Release Date: June 3rd (NYC-Loews 68th & B'Way and Loews 11th & 3rd), by Newmarket Films.
BASIC PREMISE: A documentary about a music teacher who forms a rock band with a group of kids.
ENTERTAINMENT VALUE: If you liked The School of Rock with Jack Black, you will be somewhat entertained by this documentary. Paul Green is just as loud and obnoxious as Jack Black was, but unfortunately he comes off as vulgar to the point of being creepy--not so likeable. He needs anger management. The music is great, especially if you lika Frank Zappa. The kids are all talented in their own way--some of them are rebellious and lazy while others are better-behaved. When they go abroad to compete in a concert, that is when the movie really begins to be suspenseful. But the preparation scenes are dragged out too much--they are redundant and boring at times. Nonetheless, the rock fans will thoroughly enjoy the music. SPIRITUAL VALUE: This documentary could have been so much more had Paul Green not been so unlikable. His aggressive method of teaching is interesting at first, but it eventually appears to be rather Draconean. Yes, the kids do learn to play well, but their victory is not worth their abusive journey. They just don't seem to have fun during their training, so neither does the audience. One of the band members even gets kicked out of the band and isn't allowed to join any other music group--even if her heart belongs there. That just feels sad rather than inspiring. Perhaps this is simply the harsh realities of being in a rock group, but unfortunately it doesn't amount to anything thought-provoking.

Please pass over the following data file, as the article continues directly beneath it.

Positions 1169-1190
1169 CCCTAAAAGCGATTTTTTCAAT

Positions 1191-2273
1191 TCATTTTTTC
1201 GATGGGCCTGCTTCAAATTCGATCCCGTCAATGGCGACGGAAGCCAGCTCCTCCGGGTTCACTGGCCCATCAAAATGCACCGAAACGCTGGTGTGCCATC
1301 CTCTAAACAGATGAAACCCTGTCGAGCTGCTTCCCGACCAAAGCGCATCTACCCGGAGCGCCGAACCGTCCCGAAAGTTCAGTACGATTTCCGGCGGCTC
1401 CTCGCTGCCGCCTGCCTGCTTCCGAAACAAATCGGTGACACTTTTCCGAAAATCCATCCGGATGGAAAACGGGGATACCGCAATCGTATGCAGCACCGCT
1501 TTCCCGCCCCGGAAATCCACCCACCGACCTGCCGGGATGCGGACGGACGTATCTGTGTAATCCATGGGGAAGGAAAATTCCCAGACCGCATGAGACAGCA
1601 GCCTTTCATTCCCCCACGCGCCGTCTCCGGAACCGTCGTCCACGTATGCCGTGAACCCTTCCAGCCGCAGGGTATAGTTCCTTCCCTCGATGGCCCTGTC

INSULT TO YOUR INTELLIGENCE: Paul Green's method is too obnoxious and aggressive.
NUMBER OF TIMES I CHECKED MY WATCH: 5
THE BOTTOM LINE: There is plenty of great music and talented kids, but the teacher and his method of teaching both become too irritating to be as inspirational as it could have been.
RECOMMENDED WAY TO WATCH: Rock music fans: Movie Theater (2nd Run) Everyone else: TV
The "R" Menu